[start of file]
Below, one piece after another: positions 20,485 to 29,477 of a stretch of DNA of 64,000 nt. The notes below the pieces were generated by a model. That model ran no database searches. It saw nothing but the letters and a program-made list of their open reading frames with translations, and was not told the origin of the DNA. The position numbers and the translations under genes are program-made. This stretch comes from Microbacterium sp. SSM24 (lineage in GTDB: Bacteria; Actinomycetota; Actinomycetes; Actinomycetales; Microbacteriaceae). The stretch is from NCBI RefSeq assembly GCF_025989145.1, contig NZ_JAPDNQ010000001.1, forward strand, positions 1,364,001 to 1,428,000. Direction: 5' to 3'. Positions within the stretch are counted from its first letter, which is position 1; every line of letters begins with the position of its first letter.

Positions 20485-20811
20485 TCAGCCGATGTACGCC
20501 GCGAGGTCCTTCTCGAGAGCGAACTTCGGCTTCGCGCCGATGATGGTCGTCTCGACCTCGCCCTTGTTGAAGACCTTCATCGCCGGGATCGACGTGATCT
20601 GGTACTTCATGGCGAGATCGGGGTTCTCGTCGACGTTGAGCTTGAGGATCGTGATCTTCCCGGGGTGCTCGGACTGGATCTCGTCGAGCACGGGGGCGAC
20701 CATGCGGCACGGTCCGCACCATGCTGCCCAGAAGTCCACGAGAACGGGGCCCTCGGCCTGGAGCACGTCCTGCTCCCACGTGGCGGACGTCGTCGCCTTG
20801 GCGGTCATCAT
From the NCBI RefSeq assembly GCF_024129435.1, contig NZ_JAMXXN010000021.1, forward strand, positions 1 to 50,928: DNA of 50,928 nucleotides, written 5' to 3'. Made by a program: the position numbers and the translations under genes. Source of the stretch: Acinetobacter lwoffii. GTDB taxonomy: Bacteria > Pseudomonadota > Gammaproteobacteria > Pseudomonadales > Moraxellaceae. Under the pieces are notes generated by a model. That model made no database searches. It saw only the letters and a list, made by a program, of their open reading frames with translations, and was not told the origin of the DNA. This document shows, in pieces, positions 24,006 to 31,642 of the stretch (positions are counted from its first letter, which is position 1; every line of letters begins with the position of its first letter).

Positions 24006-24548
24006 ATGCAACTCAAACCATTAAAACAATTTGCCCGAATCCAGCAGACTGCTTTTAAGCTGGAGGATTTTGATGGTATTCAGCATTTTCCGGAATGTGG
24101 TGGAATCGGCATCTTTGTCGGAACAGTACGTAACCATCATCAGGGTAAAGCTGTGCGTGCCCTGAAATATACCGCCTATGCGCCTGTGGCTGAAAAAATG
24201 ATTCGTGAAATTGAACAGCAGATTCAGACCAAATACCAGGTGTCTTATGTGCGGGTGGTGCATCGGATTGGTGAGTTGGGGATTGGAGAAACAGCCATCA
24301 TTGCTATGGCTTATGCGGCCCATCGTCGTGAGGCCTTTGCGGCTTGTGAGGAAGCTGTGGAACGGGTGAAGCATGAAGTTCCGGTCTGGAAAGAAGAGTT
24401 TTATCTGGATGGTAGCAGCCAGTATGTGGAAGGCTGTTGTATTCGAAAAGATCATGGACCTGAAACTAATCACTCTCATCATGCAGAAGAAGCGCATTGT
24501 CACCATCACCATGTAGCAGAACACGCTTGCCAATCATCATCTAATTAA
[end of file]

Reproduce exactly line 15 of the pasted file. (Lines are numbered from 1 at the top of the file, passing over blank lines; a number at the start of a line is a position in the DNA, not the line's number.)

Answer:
24501 CACCATCACCATGTAGCAGAACACGCTTGCCAATCATCATCTAATTAA